Just knocked out a new Bowling Mini Journal. Each one of our handmade upcycled pocket notebooks is a bit different, and that’s a good thing! This one has plenty retro bowling alley pix ready to inspire at the turn of a page.
It’s Friday, so we took a colorful day trip, without even leaving the workspace. Our upcycled City Pocket Cards provided the backdrop to this micro adventure. Bon voyage!
No, you’re not seeing double– turns out we have a couple of a couple of things, especially album covers.
These bold graphic LP Covers (churned out largely in the 60’s) practically jump right outta the bargain record bin. And who can resist a polka dot party?
Here’s a look back at some Upcycled CD Cases inspired and handmade from said bold geometric album covers.
Usually, the album cover inspires the inside pockets.
It’s CD storage with groovy analogue charm. Check out our latest upcycled CD/DVD Holder Books here.
It was a good Sunday when Dad packed us up in the station wagon for a trip to the local bowling alley. The space aged geometric letters stretching into the sky were a sign of good times ahead.
Trading in the old sneakers for a pair of groovy colored funny smelling shoes was treat enough. Then there was picking out the perfect ball and the nick name for the score sheet. Yeah, scoring was done with pencil, paper, and brain back then.
Then it was time to sit back and chill out on the cool chairs til it was your chance to bowl.
It wasn’t rock and bowl, or black light bowl, it was just plain bowling and it was plain fun. I remember there being lots of alleys back then and the lanes were usually packed.
For the last few decades, old bowling alleys have been slowly disappearing from the Southern California landscape. Lately, I read news of the likely closure of Burbank’s Pickwick Bowl.
They are in the good growing company of the iconic bowling centers that have gone before them. The Hollywood Star Lanes, Picwood Bowl, Panorama Bowl, La Mirada Bowl and many more classic mid mod architectural gems have been crushed for the vast and valuable real estate they occupy.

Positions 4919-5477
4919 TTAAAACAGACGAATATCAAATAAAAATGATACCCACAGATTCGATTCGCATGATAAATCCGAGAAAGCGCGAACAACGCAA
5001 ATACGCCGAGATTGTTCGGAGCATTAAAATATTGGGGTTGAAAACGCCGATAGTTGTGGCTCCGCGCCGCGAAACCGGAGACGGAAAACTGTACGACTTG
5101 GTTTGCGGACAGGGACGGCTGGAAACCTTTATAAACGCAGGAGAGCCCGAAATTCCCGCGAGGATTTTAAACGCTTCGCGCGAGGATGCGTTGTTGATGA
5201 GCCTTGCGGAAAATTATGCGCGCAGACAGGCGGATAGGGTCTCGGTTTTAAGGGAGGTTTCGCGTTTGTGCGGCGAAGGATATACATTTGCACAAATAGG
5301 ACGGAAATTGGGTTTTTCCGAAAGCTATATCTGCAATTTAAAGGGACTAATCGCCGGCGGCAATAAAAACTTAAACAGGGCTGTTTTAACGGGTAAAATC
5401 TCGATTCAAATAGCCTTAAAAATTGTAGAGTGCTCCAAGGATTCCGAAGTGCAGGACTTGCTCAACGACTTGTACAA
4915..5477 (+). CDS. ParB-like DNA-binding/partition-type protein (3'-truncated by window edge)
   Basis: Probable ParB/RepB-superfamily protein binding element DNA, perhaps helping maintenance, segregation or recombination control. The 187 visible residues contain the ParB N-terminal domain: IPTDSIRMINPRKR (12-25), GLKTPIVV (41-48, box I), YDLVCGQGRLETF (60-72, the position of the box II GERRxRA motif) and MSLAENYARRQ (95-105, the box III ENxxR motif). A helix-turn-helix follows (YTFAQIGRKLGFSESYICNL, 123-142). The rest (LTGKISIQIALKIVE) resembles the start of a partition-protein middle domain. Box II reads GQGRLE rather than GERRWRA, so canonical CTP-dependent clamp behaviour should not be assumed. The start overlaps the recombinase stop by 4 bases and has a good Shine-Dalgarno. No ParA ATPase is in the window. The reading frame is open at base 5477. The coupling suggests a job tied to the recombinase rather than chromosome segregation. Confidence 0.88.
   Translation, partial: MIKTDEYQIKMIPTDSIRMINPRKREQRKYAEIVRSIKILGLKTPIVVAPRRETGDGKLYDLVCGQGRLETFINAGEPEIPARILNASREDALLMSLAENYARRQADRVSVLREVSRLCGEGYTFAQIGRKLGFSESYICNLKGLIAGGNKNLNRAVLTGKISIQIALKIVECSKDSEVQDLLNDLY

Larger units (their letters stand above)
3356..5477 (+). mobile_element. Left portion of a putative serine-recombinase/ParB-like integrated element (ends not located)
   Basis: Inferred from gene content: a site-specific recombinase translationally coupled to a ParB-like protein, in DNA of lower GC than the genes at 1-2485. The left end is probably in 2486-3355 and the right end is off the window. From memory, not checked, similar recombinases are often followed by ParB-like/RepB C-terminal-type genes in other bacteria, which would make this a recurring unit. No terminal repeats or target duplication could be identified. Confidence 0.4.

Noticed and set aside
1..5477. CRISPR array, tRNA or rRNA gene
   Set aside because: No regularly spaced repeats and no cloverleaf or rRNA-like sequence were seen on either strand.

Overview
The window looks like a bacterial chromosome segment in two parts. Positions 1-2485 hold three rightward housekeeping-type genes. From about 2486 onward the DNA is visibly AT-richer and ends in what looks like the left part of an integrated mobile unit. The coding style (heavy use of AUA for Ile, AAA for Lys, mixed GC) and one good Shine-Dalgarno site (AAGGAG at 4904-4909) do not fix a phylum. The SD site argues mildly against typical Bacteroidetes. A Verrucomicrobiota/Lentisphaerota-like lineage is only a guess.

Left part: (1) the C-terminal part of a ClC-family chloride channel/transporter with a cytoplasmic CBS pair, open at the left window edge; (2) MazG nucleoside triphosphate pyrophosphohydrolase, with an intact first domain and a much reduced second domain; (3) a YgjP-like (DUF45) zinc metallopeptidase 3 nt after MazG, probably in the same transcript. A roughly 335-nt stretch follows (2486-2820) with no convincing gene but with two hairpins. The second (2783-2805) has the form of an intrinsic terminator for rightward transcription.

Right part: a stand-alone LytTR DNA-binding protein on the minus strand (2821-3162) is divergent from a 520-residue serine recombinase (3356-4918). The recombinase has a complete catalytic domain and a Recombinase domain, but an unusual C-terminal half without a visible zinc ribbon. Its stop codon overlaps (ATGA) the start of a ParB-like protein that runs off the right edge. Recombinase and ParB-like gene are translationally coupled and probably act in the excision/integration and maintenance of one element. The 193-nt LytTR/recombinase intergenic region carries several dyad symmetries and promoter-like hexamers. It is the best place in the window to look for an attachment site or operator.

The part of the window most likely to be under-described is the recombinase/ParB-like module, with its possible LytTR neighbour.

All we have left is the memories of spares, strikes, and turkeys bowled within them.
If you’re lucky enough to have a vintage bowling alley in your neighborhood, best go for a bowl before it becomes extinct.
Sprouting skyward out of the cracked bubbling blacktops of abandoned city parking lots, the rusty streetlights quietly weather out their last stand against the next nondescript stucco development that will inevitably usurp their real estate. Admiring these geometric giants orbiting above the urban sprawl, one can begin to imagine how the past was lit.
To see a bunch of old LA streetlights standing together in one random parking lot, check out Vermonica created by Sheila Klein.
You can find more photos of Los Angeles’ urban landscape at stripeycity.
This was my bowling alley. A few blocks east on Pico, at Westwood and Pico, The Picwood Bowl. I could walk there and I did. Endless entertainment because it was open 24 hours. Damn! Three levels of steps & chairs down to the main floor where the balls were tossed. A sunken cocktail lounge with trophies and forgotten odes to alcohol behind display glass. Always felt a bit weird sitting on a bar stool in that sunken bar – tall on the chair but short to the rest of the world up on level ground bowling.
But one day the lanes were stripped of their wood and the building flattened for one gigantic ugly hell of a shopping mall. Some post modern monstrosity. Designed by an architect raised on junk food & profit margins. Yes, the family who owned the lanes sold out. I hope the hell they made a lot of money because they made a lot of folks pretty damn unhappy when the sold out.
Across the street the Apple Pan still flips out burgers and pies, some of the best in Los Angeles.